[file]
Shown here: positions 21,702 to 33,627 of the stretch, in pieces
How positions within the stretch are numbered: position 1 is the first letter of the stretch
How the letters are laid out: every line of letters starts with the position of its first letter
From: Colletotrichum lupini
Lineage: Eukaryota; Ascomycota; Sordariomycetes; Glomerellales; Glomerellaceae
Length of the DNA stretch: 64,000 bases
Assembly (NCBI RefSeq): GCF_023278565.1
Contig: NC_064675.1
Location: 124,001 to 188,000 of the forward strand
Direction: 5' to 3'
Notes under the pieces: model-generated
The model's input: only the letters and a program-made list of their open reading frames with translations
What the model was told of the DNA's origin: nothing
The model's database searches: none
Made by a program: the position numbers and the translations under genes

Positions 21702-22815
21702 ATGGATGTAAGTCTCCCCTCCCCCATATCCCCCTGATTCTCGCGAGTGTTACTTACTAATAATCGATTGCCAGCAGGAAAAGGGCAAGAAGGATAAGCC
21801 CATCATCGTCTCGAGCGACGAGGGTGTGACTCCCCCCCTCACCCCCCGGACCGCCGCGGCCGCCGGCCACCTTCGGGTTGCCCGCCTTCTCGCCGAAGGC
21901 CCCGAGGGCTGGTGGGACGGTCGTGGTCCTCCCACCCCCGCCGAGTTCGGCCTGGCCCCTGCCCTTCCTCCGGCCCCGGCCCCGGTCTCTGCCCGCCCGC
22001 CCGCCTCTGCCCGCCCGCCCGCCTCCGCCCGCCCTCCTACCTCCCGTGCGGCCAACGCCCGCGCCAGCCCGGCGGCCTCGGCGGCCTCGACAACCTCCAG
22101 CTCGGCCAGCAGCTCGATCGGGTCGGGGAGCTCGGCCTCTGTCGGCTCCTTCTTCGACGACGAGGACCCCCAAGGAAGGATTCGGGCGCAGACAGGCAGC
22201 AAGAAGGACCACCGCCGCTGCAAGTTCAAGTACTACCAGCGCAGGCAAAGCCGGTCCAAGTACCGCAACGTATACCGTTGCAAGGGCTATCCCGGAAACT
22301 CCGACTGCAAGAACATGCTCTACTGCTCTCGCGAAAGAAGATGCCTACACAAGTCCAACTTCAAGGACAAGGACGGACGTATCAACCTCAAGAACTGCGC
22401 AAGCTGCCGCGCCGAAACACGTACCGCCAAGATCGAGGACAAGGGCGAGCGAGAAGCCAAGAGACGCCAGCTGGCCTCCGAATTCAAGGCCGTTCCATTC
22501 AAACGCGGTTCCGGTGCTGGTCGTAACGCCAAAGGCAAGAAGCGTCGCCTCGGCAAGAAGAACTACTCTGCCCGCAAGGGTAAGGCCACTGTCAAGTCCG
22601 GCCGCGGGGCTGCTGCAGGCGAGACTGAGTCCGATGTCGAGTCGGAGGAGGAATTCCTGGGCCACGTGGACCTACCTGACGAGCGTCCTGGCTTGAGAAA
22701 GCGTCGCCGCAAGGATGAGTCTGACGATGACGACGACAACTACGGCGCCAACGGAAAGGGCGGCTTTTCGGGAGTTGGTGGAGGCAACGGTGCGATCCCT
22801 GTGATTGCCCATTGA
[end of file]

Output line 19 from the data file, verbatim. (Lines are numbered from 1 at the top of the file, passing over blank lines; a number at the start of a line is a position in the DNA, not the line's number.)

21901 CCCGAGGGCTGGTGGGACGGTCGTGGTCCTCCCACCCCCGCCGAGTTCGGCCTGGCCCCTGCCCTTCCTCCGGCCCCGGCCCCGGTCTCTGCCCGCCCGC